The significant contribution to policing in Scotland made by retiring Chief Constable, Sir Iain Livingston during his lengthy career and in particular during the past six years has been recognised today.
HM Chief Inspector of Constabulary (HMCICS) said that Sir Iain’s announcement in May that Police Scotland is institutionally discriminatory was seen as a bold and brave step which allows the incoming Chief Constable to continue the work in progress to address equality, discrimination and inclusion.
However, he urged Police Scotland and the Scottish Police Authority to do more to communicate the significant steps they have taken to address institutional discrimination, how they are learning from complaints and how they are committed to equality, diversity and respect.
In his annual report published today, (Wednesday, 2nd August) Mr Craig Naylor , HMCICS, stated the importance of effective communication for Police Scotland, both within and outwith the service.
He praised the work being undertaken by Police Scotland across many areas and believed it should be more proactive in detailing this, especially how it aimed to tackle violence against women and girls and discrimination within its own ranks and wider society.
HMICS supports policing in Scotland by providing independent scrutiny and challenge where necessary. In this report, Mr Naylor commented that Police Scotland and the Scottish Police Authority had worked hard to continue to serve communities during a difficult and challenging year.
He highlighted the challenges Police Scotland had faced in the past 12 months and reflected that many of the issues undermining policing in England and Wales had touched on Scotland.
“We are not insulated from events elsewhere and there have been continued challenges to the legitimacy of policing from many angles. In Scotland, there have been questions about budget, culture, staffing levels, public expectation and a noticeable rise in the impact of dealing with those experiencing poor mental health.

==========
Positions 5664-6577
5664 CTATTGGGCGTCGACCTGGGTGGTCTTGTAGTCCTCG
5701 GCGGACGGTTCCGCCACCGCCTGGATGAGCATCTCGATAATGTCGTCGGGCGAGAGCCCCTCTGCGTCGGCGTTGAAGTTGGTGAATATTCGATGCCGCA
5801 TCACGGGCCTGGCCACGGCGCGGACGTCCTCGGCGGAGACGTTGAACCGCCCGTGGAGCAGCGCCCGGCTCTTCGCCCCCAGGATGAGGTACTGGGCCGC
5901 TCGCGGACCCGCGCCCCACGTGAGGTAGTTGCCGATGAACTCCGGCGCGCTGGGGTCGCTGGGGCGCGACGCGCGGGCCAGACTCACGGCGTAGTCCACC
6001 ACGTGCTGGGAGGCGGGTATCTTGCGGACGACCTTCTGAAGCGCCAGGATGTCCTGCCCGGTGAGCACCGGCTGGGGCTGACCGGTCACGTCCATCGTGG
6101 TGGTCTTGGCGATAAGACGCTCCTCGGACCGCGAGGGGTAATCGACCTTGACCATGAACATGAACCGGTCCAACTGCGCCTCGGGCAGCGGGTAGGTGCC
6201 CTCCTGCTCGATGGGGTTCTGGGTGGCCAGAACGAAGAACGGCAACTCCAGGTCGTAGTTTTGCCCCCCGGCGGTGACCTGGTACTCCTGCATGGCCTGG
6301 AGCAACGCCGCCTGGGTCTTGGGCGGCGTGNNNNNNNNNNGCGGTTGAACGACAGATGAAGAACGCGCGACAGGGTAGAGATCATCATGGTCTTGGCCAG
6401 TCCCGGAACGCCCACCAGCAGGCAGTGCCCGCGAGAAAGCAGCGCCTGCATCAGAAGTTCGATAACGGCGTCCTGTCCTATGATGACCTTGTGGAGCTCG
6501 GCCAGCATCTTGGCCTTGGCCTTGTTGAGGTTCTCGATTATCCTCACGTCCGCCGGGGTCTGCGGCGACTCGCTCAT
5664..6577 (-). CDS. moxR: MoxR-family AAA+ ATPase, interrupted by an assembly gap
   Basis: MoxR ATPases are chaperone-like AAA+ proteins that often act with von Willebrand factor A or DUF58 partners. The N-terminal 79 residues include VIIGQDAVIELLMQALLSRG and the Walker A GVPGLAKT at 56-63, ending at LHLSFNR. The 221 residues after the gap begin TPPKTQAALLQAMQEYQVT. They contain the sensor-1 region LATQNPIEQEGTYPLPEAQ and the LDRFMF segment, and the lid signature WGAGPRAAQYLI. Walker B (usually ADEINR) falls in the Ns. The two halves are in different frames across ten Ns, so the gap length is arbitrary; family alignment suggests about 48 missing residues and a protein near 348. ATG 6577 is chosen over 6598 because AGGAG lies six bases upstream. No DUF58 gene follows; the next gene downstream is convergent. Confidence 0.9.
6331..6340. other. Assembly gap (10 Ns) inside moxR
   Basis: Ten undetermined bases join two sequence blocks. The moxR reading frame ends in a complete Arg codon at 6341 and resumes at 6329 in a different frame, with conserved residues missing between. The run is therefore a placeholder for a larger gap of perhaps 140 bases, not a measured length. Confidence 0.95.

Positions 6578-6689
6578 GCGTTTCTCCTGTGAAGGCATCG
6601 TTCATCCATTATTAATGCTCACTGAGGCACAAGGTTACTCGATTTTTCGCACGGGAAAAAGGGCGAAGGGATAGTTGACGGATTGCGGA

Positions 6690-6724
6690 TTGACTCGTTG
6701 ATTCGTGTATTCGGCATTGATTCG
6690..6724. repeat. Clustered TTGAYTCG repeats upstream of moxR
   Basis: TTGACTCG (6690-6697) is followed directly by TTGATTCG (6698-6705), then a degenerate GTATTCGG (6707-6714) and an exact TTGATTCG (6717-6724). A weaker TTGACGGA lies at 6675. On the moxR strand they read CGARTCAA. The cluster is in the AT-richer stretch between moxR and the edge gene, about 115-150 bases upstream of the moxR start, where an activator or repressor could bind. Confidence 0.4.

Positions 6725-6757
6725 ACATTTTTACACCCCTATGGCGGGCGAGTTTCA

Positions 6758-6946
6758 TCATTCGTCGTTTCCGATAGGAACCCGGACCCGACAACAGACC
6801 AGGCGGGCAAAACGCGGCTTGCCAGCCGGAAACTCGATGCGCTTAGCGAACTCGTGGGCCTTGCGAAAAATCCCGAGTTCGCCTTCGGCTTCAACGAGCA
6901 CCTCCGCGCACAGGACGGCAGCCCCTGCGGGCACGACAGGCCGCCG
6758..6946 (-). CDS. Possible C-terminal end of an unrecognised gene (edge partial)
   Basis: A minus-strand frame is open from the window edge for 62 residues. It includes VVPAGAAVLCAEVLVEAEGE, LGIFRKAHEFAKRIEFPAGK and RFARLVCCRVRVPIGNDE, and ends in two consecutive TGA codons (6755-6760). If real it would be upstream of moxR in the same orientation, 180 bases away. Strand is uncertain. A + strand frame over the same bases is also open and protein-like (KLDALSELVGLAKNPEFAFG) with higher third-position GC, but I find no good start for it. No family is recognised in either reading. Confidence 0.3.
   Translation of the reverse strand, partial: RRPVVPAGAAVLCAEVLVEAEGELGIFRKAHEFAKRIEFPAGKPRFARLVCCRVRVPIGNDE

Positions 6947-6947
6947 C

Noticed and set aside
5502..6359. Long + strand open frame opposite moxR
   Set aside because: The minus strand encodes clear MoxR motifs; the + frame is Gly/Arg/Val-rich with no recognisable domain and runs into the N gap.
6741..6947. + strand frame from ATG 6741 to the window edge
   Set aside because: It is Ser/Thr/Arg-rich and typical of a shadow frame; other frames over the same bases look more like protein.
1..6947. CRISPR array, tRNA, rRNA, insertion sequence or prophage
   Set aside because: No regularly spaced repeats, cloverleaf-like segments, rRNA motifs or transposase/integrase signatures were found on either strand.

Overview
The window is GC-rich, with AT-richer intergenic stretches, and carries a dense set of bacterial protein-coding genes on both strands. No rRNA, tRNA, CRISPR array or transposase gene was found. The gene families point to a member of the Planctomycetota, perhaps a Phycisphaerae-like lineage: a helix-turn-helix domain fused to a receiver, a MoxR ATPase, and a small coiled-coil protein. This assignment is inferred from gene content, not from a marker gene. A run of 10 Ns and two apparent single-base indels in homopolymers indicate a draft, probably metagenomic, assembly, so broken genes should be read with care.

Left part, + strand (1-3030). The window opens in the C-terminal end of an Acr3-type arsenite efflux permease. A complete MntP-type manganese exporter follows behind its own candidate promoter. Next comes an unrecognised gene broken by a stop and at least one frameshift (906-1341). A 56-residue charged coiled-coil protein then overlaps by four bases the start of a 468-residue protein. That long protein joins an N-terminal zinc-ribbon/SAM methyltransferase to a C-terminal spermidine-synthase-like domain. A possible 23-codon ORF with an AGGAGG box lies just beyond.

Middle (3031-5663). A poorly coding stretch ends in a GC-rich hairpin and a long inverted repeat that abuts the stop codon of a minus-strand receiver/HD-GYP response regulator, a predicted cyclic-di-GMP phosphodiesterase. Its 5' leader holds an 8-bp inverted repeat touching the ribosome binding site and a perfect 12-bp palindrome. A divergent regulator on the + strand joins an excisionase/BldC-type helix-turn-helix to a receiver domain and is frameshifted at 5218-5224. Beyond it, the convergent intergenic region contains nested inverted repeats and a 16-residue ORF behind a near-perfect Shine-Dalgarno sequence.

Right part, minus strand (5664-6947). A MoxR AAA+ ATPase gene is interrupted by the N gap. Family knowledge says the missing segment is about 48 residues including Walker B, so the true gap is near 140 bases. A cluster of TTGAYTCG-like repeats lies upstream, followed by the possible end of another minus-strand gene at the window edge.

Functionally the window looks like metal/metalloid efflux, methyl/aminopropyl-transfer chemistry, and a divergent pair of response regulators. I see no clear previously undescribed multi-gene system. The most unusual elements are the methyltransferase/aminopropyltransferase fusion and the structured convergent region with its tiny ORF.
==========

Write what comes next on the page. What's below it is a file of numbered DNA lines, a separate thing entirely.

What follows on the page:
He added: “A series of negative reports and reviews across England and Wales, whose findings have not been replicated in Scotland, have the ability to impact on the trust and confidence in policing north of the border.”
As a result of these and some other issues, HMICS revisited its planned programme of work. Following feedback from stakeholders and an assessment of what partners in other jurisdictions had been inspecting and finding, HMICS publishes a revised scrutiny plan alongside this annual report.
Work was already underway to inspect organisational culture and vetting in Police Scotland with the intention of improving the culture and trust in the workforce – both for the communities it serves and for those who serve as officers and staff. The demand from policing mental health is also being looked at with support from an independent advisory group made up of service users, third sector and other partner agencies. This work will report in the autumn.
A continuing theme of inspections by HMICS had been the need for continuing and regular training. The scrutiny body believed this could, alongwith internal communication, benefit from being face-to-face and reduced reliance on online packages. Another strong theme is the importance of training reflecting the lived experience of people.
The current work plan of HMICS includes the inspections of organisational culture, vetting, demand on policing from mental health and missing people. Working alongside Healthcare Improvement Scotland and the Care Inspectorate, HMICS also inspects on children at risk of harm, adult support and protection and healthcare in custody.
Mr Naylor praised Police Scotland for its safe delivery of a number of key events in the past year, not least the passing of the Queen and the associated ceremonial proceedings.
The financial challenges allied to the need to change the operating model, Police Scotland’s approach to best value and the demand on policing from mental health will be issues to be addressed by the incoming Chief Constable, Jo Farrell.
“We look forward to working her and wish Sir Iain a long, healthy and happy retirement. His six year tenure began at a time of turmoil and uncertainty and he leaves the service as one which is regarded as world leading in its ability to deal with everything from community issues, major and complex crimes, political challenges and major events.”